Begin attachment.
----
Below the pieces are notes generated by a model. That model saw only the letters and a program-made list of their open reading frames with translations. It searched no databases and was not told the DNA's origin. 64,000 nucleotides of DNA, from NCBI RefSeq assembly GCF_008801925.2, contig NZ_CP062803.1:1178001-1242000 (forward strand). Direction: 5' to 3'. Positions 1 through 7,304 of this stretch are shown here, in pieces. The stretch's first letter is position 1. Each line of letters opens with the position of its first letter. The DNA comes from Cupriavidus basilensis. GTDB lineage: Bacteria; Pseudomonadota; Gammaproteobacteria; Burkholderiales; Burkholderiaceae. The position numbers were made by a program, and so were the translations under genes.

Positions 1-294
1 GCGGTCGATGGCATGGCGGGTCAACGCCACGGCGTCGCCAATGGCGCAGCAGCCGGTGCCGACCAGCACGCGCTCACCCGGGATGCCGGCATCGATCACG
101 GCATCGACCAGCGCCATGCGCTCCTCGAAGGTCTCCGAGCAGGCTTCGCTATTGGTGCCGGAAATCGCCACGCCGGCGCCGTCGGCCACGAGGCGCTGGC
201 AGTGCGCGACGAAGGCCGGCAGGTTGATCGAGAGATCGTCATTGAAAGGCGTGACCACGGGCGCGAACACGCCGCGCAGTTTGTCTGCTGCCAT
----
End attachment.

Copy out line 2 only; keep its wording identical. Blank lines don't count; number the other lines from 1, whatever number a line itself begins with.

Positions 1-294